follow those stories
I am not quite sure there is any sign any action on assessments is even percolating in Harrisburg, but you never know. If you think about it, it ought not to matter legally, but practically it could impact what remedy is imposed locally, or on any individual county. But given the budgetary woes in Harrisburg that are only going to be getting worse (I'll note the unemployment news out today below), it's hard to see the state looking to do anything meaninful addressing assessments. For now the Supreme Court ruling only directly and immediately impacts Allegheny County. Other states could clearly be impacted by the precedent down the road.. potentially soon. But when it comes to immediacy, few legislators are going to want to muck with the assessment system in their home areas if they do not have to.
Lawrenceville w/o Iron City...... as I said, the question now becomes what happens on that purpose-built site. Somebody help me out. I was mentioning this to someone the other day, but my memory failed me. There used to be a soda bottler in lower Bloomfield. Anyone remember the name? I say the Lawrenceville hype may have reached a near saturation point for the time being. Maybe they can take advantage of the new it-ness of Polish Hill. Redevelopment of the brewery could be called the Polish Hill Annex or something.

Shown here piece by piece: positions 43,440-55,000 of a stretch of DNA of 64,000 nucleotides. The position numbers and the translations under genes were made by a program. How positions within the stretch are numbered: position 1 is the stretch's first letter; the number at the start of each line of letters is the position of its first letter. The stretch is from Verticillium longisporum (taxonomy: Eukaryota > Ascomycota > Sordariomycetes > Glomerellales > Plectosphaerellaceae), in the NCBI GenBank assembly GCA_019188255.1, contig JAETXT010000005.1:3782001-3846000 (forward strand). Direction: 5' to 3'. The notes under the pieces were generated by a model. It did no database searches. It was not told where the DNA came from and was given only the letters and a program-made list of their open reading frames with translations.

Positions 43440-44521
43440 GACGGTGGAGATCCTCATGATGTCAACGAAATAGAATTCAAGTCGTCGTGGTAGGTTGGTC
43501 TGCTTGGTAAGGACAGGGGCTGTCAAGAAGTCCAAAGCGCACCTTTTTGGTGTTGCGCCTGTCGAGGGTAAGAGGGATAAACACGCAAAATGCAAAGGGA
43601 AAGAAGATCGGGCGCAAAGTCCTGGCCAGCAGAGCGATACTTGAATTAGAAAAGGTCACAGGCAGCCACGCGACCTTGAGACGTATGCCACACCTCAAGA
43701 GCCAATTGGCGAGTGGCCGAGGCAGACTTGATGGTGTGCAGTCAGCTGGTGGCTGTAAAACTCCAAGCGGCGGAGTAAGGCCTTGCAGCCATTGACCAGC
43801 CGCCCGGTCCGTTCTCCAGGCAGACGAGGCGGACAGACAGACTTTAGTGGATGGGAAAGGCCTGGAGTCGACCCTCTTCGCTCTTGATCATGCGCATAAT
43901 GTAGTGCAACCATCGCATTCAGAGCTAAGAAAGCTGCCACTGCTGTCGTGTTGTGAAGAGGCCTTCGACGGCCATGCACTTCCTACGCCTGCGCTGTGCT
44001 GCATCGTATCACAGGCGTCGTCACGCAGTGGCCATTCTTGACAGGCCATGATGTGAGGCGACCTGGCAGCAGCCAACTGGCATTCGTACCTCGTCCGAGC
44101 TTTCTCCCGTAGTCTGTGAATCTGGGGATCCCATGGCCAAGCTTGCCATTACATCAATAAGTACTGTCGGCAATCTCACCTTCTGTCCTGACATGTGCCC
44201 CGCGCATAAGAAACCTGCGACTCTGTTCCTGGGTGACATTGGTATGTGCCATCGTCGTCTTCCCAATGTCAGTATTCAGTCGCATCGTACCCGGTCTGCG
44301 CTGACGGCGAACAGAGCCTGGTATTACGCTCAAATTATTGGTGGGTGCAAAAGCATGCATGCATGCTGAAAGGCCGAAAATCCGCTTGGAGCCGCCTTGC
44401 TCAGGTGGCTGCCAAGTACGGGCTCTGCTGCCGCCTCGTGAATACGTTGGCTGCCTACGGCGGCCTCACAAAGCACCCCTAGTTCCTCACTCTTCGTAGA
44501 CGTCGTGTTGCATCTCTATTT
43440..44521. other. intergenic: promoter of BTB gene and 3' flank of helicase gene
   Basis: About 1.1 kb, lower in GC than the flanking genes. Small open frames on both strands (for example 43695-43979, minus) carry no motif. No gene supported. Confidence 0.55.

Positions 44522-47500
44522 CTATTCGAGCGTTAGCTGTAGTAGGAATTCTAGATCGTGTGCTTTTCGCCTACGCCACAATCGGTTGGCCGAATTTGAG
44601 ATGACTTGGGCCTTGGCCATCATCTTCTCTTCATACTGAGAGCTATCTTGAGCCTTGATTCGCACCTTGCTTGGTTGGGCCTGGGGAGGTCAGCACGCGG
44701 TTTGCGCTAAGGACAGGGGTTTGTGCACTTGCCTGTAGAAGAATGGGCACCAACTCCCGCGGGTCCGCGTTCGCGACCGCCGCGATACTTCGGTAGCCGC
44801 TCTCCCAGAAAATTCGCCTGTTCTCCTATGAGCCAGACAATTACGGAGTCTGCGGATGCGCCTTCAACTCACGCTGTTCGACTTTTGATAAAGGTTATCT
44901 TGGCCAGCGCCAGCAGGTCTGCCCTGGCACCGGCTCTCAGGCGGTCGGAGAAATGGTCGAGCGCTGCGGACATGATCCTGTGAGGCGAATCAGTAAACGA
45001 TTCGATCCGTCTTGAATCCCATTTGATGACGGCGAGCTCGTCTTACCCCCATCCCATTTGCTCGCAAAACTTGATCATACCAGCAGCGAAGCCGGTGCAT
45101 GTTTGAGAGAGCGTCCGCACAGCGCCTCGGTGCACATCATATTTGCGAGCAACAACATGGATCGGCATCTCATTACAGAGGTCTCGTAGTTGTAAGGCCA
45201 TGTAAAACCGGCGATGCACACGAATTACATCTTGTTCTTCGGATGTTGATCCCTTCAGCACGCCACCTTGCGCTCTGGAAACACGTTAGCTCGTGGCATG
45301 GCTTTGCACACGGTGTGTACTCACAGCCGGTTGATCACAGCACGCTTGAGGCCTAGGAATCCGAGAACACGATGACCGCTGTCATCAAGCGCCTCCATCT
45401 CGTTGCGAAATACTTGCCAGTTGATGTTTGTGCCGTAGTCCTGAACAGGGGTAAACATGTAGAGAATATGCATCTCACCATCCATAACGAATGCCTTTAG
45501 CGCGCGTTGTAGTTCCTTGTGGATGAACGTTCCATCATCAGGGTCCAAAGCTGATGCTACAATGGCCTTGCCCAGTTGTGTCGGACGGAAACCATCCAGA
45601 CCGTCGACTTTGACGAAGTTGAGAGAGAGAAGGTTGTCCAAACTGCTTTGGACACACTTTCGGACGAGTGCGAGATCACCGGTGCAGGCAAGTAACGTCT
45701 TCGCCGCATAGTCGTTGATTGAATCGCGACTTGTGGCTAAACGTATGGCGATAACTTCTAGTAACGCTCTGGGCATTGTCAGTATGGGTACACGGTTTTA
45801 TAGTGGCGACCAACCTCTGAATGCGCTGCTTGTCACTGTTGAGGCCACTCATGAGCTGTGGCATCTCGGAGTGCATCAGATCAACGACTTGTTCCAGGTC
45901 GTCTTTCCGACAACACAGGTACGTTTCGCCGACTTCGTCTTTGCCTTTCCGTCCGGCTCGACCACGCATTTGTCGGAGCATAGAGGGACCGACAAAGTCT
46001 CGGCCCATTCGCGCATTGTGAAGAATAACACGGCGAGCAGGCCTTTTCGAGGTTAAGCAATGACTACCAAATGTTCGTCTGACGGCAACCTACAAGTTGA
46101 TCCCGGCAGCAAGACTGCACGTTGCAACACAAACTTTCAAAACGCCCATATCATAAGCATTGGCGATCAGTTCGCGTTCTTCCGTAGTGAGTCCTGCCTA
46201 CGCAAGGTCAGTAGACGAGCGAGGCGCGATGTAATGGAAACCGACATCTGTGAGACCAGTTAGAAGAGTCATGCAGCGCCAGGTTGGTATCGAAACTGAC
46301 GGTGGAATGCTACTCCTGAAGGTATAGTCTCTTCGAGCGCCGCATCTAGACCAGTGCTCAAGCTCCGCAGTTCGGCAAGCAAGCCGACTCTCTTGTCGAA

The Allegheny Conference has a report out saying Pittsburgh is the top energy industry region for the future. Some of us have said that earlier, though we have been talking about it long before that and long before energy prices spiked.
and the PA unemployment rate is up to 8.2%. Bad all around. Will see our regional numbers in a few weeks. I can't decide it there will at least be a temporary casino-related blip in local employment numbers in coming months. Not in the next numbers most likely, but it will be soon if it happens. But if you want to see pain, the Michigan headline today is that Michigan's unemployment rate is over 14%. As historically bad Pennsylvania's unemployment is, could it be in some coming months that it eventually comes in at half of Michigan's? I don't think that has ever been true. The tag section in that blurb is what scares me because for the auto sector as it is for Michigan: "State hasn't hit bottom yet".
That story has a great interactive chart on the story in Michigan worth playing with directly via the link there. But the image itself is scary: